US Calls on the International Community to Increase Their Aid for Yemen

Published June 26th, 2021 - 07:03 GMT
A child from Taiz City sits on the ruins of his ruined home because of the war on city-Yemen.
A child from Taiz City sits on the ruins of his ruined home because of the war on city-Yemen. (Shutterstock)
Highlights
Sarah Charles, a senior official with the US Agency for International Development, echoed Lenderking’s warning.

The United States on Thursday called on the international community, especially regional countries, to fulfil their pledges to increase funding for humanitarian assistance to Yemen and warned that aid programmes could otherwise be forced to close.

US Special Envoy to Yemen Timothy Lenderking told a webinar sponsored by the National Council on US-Arab Relations that humanitarian programmes for Yemen will begin to close unless contributions increase in the next few months.

Six years of war have killed tens of thousands of Yemenis, mostly civilians and left millions on the brink of famine. Around 80% of Yemen’s population, or 24 million people, rely on humanitarian relief to survive.

The World Food Programme in April 2020 halved food aid to deliveries every other month in parts of Yemen controlled by the Houthi militias after donors cut funding, partly over concerns about the obstruction of aid.

More funds have started flowing since UN officials said in April that Yemen could suffer the world’s worst famine in decades as violence escalated amid the COVID-19 pandemic.

Sarah Charles, a senior official with the US Agency for International Development, echoed Lenderking’s warning.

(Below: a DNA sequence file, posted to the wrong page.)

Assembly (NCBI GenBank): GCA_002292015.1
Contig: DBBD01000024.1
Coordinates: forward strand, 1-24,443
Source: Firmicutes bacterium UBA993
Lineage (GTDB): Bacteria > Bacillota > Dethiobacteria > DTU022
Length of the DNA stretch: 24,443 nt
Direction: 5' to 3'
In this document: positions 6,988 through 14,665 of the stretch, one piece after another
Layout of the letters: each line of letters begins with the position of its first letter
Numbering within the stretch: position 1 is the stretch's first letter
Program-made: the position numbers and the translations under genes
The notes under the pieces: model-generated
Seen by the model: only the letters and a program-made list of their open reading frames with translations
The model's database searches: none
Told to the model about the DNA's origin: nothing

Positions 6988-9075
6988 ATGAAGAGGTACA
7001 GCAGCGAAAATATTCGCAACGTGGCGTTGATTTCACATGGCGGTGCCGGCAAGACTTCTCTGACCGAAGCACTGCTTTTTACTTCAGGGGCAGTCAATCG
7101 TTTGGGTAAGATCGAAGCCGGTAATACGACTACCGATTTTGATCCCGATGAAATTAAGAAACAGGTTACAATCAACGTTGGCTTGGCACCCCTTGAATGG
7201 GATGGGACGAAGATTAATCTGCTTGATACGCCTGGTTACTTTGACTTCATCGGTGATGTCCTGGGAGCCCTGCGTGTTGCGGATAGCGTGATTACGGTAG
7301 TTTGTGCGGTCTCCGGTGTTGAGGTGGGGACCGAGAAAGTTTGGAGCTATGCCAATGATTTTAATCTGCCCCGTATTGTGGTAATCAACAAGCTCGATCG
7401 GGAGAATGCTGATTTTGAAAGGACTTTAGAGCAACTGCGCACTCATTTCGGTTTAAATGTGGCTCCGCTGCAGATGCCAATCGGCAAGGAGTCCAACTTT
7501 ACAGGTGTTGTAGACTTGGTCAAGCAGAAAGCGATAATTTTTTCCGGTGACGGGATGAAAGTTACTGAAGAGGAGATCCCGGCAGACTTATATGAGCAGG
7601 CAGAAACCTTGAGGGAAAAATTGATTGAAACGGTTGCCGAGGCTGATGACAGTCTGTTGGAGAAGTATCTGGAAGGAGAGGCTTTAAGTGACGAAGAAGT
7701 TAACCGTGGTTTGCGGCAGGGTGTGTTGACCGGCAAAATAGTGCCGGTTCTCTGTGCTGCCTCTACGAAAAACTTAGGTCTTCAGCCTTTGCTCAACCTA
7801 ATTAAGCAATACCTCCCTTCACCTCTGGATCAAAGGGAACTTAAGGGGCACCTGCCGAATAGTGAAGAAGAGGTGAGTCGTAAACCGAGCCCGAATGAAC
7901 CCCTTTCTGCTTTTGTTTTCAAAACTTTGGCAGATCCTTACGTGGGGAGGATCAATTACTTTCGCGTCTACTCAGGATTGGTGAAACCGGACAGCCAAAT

“We commend the generous pledges made by other generous donors so far this year,” she said, noting that the United States will provide more funds on top of $350 million allocated this year. “The fact is that more funding is required to address growing needs.”

– Humanitarian crisis —

David Gressly, a United Nations official, resident in Yemen, said governments have yet to fulfill pledges made earlier this year totaling $2.1 billion to help address the dire humanitarian crisis caused by the Yemen war.

He also said humanitarian organisations are having problems reaching some six million Yemenis.

Gressly said as many as 300 migrants may have died after a ship capsized recently off Yemen’s coast, highlighting the risks of a long-standing migration route from the Horn of Africa to the rich Gulf states in search of work.

Gressly did not give details but he appeared to be referring to an incident when a number of bodies washed up at Ras al-Arah on Yemen’s Red Sea coast earlier this month after a migrant boat sank offshore.

The migrant crisis is adding more pressure on the already dire humanitarian situation in Yemen, he added.

Lenderking expressed hope for a ceasefire between the Saudi-led coalition and the Iran-aligned Houthis to alleviate the crisis.

“My experience from the Houthis is that they have spoken about a commitment towards peace in Yemen … We continue to engage with them,” Lenderking said.

“The United States recognises them as a legitimate actor, we recognise them as a group that has made significant gains. No one can wish for them (to be) away or out of the conflict, so let’s deal with realities that exist on the ground,” he added.

Fighting between Yemeni loyalists and Houthi militias seeking to take the strategic northern city of Marib has killed 90 fighters in two days, pro-government military sources said Tuesday.

The Iran-allied insurgents increased their efforts to seize Marib, the government’s last stronghold in northern Yemen, in February and the fighting has killed hundreds on both sides.

While the UN and Washington are pushing for an end to the war, the Houthis have demanded the reopening of Sana’a airport, closed under a Saudi blockade since 2016, before any ceasefire or negotiations.

On Tuesday, Saudi Foreign Minister Prince Faisal bin Farhan said Riyadh was determined to “stop the war and move to the political track” but that this “has sadly not met with agreement from the Houthi side.”

The outgoing UN envoy for Yemen Martin Griffiths last week told the Security Council his own efforts over the past three years to end the war had been “in vain.”

This article has been adapted from its original source.


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